Tom Scholz

Everyone forgot about Boston until they released the Third Stage album in 1986. Eight years later, the 4th Boston album (Walk On) was released this month. Boston has become a legend for releasing an album only every 8 years. So who knows, maybe the next album won t be out till the year 2002! Even if it s sooner, Boston still only has 4 albums out in 18 years. That makes them the slowest band in rock history. But any way you cut it, a true fan can take any part of this album and say, "Yep, that s Boston." But, Tom Scholz s guitar work is much more aggressive than on earlier albums, with a veteran guitarist feel. As on the Third Stage album, Tom uses his Rockman technology in the studio to get that perfect tone. This point should appeal to those young listeners hearing Boston for the 1st time.

"I ve been working on the development of the Rockman

for the past 8 years."

Young Guitar: I m sure the Walk On album as a whole carries a specific concept but, where did the title come from?

Tom Scholz: The title and concept came from the "Walk On Medley". Through this album I m expressing emotions based on real peoples experiences. Anyone who can understand the lyrics can understand the emotions behind it. It may difficult for children but the average Boston fan shouldn t have any problem understanding this. Therefore, from the listener I d like them to listen to the album from start to finish in sequence. There s a lot of meaning in this particular song order.

YG: What kind of message are you trying to share through the "Walk On Medley"?

TS: Each song has a double meaning. It may be a significant or insignificant meaning. It s a song of praise to those people who fight for righteousness. As human beings we ve come to this Earth and no matter what happens, we must continue looking forward and walk on.

YG: In the 8 years since Third Stage through everything that s gone on, I m sure there s been many changes in and around you.

TS: Yes. I went through a divorced and moved to a new house. But now I m glad that the album is finally done. I ve never been this happy that I finished an album before. I m well know for not listening to music on an everyday basis but for the 1st time in my life I had a car stereo installed. I brought in the Toyota I ve been driving for the past 8 years to the dealer and asked them to install an original car stereo. The dealer almost went into a panic looking all over America for an original stereo for my car which had over 100,000 miles on it. [laughing]. Listening to "Walk On" in the car is the best!! I ve known that for as long as I ve been making albums but this is the 1st time I feel I ve gotten it right.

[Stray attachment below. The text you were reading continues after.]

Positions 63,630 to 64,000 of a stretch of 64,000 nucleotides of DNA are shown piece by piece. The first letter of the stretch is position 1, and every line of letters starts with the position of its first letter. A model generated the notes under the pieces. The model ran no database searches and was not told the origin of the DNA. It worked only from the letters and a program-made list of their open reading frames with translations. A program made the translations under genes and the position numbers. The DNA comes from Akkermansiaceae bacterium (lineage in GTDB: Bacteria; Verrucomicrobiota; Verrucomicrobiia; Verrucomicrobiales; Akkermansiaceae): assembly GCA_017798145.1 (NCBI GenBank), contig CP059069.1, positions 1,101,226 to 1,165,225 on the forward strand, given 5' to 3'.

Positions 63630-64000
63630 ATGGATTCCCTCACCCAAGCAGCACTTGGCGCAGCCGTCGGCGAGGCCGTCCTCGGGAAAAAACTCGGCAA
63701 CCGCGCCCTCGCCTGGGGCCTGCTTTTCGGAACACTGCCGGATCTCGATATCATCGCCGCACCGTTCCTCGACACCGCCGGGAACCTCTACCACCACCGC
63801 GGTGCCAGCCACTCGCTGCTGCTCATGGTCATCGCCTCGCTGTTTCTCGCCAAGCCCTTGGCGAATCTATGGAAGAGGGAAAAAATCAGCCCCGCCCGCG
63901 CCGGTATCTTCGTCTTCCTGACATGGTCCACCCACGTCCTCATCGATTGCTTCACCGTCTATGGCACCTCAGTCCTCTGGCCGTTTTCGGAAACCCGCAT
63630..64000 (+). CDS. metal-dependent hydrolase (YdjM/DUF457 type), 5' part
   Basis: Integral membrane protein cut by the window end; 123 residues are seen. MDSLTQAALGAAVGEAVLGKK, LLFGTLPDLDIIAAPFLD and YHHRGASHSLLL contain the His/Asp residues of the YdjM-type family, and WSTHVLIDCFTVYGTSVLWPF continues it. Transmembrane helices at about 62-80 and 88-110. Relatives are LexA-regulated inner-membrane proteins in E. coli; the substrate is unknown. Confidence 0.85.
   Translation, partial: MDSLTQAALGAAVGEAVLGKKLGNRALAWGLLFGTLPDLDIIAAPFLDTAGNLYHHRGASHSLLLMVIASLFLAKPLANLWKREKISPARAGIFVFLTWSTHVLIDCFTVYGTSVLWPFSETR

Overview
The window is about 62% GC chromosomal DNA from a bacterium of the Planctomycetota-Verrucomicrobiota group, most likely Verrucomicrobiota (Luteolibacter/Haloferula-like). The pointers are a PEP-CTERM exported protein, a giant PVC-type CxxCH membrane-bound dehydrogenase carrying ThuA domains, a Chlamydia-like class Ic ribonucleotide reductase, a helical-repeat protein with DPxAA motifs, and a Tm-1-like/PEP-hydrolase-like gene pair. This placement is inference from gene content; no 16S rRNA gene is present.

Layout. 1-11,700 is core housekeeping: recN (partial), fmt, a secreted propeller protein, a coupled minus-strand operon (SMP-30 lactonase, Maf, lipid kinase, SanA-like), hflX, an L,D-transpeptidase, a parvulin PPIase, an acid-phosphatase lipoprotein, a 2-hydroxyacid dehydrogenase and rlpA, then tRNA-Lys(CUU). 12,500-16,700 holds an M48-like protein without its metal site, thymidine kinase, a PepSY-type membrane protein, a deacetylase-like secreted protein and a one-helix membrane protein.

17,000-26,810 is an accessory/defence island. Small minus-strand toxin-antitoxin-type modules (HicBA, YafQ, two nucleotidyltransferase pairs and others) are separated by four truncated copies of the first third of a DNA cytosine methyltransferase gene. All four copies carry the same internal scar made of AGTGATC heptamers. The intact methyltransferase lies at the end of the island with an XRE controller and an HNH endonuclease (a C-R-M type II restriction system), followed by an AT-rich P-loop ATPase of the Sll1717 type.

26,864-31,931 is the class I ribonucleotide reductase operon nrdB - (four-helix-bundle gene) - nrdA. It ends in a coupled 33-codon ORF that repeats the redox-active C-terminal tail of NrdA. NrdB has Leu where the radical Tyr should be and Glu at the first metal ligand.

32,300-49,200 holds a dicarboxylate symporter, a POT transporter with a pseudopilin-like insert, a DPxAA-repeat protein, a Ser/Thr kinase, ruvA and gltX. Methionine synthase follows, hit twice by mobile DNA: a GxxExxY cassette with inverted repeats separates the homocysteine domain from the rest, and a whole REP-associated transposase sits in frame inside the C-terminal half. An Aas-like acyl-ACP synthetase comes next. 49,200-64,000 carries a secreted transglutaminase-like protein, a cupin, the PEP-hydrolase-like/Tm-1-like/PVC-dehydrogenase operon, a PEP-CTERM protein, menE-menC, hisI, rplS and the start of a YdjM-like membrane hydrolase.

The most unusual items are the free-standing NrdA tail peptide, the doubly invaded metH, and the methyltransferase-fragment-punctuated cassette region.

YG: I m sure everyone s been asking you this but, what have you been doing for the past 8 years?

TS: I ve been working on ebony porn the new Rockmans. Right now I ve only got 2 prototypes. One s in the recording studio, the other is in the rehearsal studio. At first my concept was to just take the Rockman one step further but as I developed it, I was never satisfied with "just one step further." Then I decided to make and finish the ultimate recording processor. We ended up making something totally different from the original Rockman so we thought up a different name for it. We still haven t decided yet but we ll probably call it the "Ultimatum Preamp". As a company we are hurrying to make a footpedal and rackmount version but it s a big project so it ll take awhile before it s available in stores. I used it on most of the new album.

YG: What s the difference between the Rockman and the Ultimatum preamp?

TS: I started by modifying the Rockman to include better compression and equalization but as it came together I started thinking that it may be able to become the Ultimate Rockman. Then I started to think about how I should redesign it for mass production.

YG: Your recording studio is different than the one you used for Third Stage isn t it.

TS: Yes. The old studio was too small so I started looking for a larger one. The new studio is all brand new technology utilizing a preset system. Simply put, any instrument I want to record is completely setup for the presets I like. For example, compression, equalization, etc. can all be assigned to any channel and activated by pressing a button. All I have to do is plug in the guitar and it goes into recording mode. Of course I can change the sounds too. For acoustic guitar, all I have to do is play in front of the mike and the necessary compressor and equalizer effects are all preset. The whole studio is setup like that for all the instruments I like to use giving it various merits

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